In the last week of January 2019, soldiers from across the battalion embarked on the eight-hour journey to the Scottish, Welsh and Irish Divisional Training Team Headquarters in Redford Cavalry Barracks, Edinburgh. The 8-vehicle convoy taking up the inside lane of the M6 following behind Sgt Walters’ in the lead vehicle who had the unfortunate task of driving 400 miles in a Landrover! The group included Fusiliers looking to demonstrate their leadership potential on the Potential Junior Non-Commissioned Officer (PJNCO) Course as well as some Corporals and Sergeants to assist with the delivery of the course. The eight-week course is broken down into four phases; Skill at Arms, CLM (Command leadership and management), Tactics and Land Navigation. These are all equally important to develop Fusiliers into leaders and commanders.
As a Corporal assisting with the delivery of the training and acting as Section Commander, I was really looking forward to teaching and training the Fusiliers as well as the soldiers from the other regiments in the division. Having previously been an Instructor at the Infantry Training Centre (ITC) this presented a different but exciting challenge, developing already trained soldiers from Fusiliers to become the future of The Royal Welsh.
One of the main challenges in the first two weeks wasn’t just for The Royal Welsh soldiers to try to understand the strong Scottish and Irish accents of the other students but for the Scottish students to try understand the strong Swansea accent of Sgt Smith. During the Skill at Arms phase I taught my first lesson to the students, Zeroing. I found the students on the course really engaging, willing to learn, and constantly asking questions which really benefits an instructor. Even in the early stages of the course the Fusiliers had began to create a bond with the other students, helped by the Platoon Sergeant, Sgt Ndunda instilling an ethos into the platoon from the early stages. During this phase the students learned how to supervise static live firing activity and to coach firers. This involved long, cold days on Castlelaw Ranges.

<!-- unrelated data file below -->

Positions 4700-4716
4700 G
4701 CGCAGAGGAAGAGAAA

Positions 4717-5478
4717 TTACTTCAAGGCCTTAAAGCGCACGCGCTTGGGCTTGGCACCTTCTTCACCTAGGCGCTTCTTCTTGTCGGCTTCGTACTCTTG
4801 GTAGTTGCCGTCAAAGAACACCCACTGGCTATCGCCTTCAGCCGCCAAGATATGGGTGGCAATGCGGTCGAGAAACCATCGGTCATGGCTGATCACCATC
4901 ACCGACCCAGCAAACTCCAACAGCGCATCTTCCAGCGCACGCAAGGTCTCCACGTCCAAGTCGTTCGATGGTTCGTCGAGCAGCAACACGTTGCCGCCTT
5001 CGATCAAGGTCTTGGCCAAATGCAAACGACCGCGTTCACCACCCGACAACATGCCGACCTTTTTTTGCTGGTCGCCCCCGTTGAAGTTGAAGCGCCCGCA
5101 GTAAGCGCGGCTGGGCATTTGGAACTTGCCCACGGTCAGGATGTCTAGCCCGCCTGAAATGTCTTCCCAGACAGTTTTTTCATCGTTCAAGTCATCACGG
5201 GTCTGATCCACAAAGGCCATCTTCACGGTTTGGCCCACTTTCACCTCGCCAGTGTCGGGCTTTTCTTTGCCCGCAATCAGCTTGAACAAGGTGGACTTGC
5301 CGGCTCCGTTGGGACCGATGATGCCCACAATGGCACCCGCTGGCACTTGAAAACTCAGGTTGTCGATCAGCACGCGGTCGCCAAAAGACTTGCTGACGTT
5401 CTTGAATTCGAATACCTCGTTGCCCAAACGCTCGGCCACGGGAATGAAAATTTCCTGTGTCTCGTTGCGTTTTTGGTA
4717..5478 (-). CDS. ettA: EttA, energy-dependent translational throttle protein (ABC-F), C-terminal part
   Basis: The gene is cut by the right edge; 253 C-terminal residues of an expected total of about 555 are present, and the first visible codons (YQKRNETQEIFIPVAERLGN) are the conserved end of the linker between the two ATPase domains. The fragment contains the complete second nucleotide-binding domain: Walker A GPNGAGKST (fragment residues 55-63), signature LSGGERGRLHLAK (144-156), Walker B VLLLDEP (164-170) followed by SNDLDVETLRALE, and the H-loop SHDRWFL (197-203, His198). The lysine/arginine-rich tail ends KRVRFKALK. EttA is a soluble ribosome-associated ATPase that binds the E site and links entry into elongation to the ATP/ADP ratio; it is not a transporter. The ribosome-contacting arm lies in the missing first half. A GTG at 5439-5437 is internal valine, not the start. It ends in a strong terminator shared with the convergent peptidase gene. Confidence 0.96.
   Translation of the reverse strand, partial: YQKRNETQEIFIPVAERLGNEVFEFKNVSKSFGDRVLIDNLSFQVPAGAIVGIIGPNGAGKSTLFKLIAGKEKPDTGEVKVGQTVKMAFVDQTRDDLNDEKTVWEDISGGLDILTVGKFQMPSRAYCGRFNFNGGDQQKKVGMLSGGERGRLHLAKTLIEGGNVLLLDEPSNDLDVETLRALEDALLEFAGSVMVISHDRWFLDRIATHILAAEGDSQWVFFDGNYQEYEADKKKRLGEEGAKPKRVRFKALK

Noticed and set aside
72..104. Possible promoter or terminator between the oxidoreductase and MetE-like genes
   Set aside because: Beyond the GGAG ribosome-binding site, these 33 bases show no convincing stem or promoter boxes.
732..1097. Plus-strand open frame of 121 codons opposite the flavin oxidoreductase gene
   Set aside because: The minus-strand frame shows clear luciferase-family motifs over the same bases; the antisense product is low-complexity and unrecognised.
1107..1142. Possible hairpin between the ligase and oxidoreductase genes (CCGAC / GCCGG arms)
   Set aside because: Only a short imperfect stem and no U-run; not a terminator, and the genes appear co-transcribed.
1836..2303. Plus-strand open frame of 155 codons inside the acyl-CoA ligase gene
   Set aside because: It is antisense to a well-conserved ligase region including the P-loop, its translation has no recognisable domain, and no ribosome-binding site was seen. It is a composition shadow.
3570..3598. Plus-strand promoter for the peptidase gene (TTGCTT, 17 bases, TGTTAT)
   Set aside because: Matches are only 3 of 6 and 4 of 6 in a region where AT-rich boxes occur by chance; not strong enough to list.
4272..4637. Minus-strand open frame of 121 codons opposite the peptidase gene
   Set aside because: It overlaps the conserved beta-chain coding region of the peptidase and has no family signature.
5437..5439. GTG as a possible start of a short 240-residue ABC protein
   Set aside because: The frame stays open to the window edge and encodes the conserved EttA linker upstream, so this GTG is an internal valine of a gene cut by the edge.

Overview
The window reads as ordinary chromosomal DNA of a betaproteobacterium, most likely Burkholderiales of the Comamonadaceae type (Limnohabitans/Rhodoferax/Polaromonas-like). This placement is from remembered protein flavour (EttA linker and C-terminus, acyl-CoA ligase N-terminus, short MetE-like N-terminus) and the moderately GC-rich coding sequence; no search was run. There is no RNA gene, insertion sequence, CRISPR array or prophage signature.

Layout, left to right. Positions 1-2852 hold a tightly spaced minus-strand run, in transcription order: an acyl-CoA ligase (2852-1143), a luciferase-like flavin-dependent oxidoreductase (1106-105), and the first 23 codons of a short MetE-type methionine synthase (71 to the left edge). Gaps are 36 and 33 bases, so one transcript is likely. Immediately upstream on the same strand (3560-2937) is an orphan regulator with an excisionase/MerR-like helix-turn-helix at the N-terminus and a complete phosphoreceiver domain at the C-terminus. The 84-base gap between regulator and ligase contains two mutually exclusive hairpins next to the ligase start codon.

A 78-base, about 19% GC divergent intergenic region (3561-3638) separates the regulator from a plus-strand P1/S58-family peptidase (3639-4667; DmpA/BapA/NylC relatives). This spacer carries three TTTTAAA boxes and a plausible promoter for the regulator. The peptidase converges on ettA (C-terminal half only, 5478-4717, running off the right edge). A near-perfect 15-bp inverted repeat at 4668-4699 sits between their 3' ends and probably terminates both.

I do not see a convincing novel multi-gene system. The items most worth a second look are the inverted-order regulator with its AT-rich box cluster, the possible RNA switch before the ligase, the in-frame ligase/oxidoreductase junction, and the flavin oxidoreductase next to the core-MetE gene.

A good skill for a future JNCO to have is the ability to teach lessons and pass on their knowledge to other soldiers within the battalion and have the confidence to stand up in front of a large group. This is where the Defence Train the Trainer (DTTT) phase comes in. Soldiers had to plan and prepare a 30-minute presentation/lesson of their choosing and present it back to the Platoon. Sgt Smith and I pulled up a chair at the rear of the classroom looking forward to hearing what subjects the students had prepared. By the end of the day of the presentations the fusiliers and the instructors knew the history of numerous Scottish football clubs, how to play the bagpipes and thanks to Fusilier Evans’ lesson, the life of Fusilier Pardoe.